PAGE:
Advertising entertainment mass production change american national culture in 1920s
American Consumerism s Fact 2: The new advances in manufacturing techniques, the factory system and the efficiencies of the assembly line were transferred from meeting military needs to the consumer goods industry and making commercial products. Alongside drugstore and cigar store chains, there were also interlocking networks of banks and utility companies.
In short, social pressure expanded household chores to keep pace with the new technology.
Sloan summed up his philosophy with these blunt words: "The primary object of the corporation was to make money, not just to make cars. By the Ford company was turning out a Model T every 24 seconds.
For more facts refer to 's Radio and Advertising. They touted products by building-up name brand identification, creating memorable slogans, manipulating endorsements by doctors or celebrities, and appealing to consumers' hunger for prestige and status.
American Consumerism s Fact The great financial innovation of the s, was the tremendous growth of Installment Plans, meaning buying on credit.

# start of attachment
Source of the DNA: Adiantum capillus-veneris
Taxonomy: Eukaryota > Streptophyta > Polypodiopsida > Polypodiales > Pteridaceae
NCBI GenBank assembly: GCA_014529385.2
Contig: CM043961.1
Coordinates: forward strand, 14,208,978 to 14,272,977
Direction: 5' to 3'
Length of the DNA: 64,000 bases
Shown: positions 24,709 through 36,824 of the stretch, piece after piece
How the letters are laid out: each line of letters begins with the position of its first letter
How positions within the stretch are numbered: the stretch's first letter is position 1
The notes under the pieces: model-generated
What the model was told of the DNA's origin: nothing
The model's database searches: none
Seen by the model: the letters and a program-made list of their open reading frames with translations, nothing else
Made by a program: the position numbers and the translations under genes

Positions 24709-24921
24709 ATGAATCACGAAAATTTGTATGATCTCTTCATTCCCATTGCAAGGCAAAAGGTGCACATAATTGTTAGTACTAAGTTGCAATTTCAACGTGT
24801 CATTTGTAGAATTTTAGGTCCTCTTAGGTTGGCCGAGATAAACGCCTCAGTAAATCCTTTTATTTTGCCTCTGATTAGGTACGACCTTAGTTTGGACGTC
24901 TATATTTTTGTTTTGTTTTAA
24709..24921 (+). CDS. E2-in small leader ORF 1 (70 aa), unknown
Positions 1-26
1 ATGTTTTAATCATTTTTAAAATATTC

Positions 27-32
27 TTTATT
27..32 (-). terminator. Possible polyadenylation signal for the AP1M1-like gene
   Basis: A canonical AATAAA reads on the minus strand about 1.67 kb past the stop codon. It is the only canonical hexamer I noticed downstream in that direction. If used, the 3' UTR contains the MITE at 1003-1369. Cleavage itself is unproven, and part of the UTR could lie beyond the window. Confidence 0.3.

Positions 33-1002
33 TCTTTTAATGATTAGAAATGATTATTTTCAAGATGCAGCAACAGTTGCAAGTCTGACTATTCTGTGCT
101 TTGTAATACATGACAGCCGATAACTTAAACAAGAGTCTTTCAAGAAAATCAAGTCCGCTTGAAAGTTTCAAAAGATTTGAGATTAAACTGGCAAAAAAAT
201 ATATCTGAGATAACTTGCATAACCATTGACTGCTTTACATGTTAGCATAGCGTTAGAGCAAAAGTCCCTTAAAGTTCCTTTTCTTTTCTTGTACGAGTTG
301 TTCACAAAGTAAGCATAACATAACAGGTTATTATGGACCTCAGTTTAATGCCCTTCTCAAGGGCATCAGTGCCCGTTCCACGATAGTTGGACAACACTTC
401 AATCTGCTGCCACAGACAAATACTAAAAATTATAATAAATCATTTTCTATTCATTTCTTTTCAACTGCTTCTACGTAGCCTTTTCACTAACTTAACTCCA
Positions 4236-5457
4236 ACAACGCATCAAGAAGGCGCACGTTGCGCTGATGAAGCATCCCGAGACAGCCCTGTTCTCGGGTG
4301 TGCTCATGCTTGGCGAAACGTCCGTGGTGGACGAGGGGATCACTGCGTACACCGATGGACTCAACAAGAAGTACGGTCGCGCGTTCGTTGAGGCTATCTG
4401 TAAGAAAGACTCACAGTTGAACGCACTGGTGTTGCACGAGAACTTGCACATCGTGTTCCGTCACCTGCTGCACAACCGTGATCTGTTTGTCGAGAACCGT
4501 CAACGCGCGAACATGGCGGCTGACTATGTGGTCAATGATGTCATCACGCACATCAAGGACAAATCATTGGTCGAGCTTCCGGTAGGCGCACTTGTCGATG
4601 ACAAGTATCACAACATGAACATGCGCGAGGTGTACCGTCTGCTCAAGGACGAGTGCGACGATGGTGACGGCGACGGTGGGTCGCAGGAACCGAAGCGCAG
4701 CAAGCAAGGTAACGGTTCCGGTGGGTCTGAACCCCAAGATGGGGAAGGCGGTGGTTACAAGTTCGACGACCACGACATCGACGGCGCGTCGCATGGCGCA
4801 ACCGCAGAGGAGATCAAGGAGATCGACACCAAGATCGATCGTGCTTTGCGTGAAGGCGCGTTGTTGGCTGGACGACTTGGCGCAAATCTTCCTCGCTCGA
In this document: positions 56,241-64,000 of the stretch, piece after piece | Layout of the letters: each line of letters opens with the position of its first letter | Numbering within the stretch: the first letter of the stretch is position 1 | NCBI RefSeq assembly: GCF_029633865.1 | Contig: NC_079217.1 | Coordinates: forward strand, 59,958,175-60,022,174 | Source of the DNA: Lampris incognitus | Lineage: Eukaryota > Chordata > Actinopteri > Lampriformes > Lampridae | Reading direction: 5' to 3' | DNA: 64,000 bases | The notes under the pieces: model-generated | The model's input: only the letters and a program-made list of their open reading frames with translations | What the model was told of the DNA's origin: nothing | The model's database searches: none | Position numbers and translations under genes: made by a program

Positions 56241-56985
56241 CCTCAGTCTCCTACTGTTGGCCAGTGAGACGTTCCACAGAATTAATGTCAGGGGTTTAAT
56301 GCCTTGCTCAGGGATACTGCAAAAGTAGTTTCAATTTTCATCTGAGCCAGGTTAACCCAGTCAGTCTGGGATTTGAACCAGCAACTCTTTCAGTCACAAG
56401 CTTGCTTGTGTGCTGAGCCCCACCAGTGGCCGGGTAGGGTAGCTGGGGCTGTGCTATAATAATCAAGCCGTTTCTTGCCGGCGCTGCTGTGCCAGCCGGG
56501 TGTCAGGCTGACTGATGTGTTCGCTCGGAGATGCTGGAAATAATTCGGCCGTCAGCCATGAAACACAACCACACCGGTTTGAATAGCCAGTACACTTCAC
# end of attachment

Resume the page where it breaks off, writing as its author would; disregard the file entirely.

In the consumer culture of the 1920s quizlet
The construction of the transcontinental railroads provided a national market for a company's goods. As a result, older industries, such as textiles, railroads, and steel, declined, while newer industries, such as appliances, automobiles, aviation, chemicals, entertainment, and processed foods, surged ahead rapidly. During the s, the country doubled its system of roads and highways. Car manufacturers and banks encouraged the public to buy the car of their dreams on credit. Changes in print technology in the s and a heavy dependence upon advertisers allowed publishers to drop their prices from thirty-five cents to a nickel. American Consumerism s Fact Radio Advertising became big business in the 's. By , there were , miles of roads in the United States, compared to just , miles in More importantly, advertisers objected strongly to the investigative articles, which reflected badly on their own kind. It made cars affordable for the average family. If Henry Ford demonstrated the efficacy of mass production, Sloan revealed the importance of merchandising in a modern consumer society. Americans who were once "thrifty and prudent" they bought most of their more expensive goods on the installment plan, paying some money down at first, followed by 1 -5 years of monthly payments. Before the s, most advertisements consisted of vast expanses of print.
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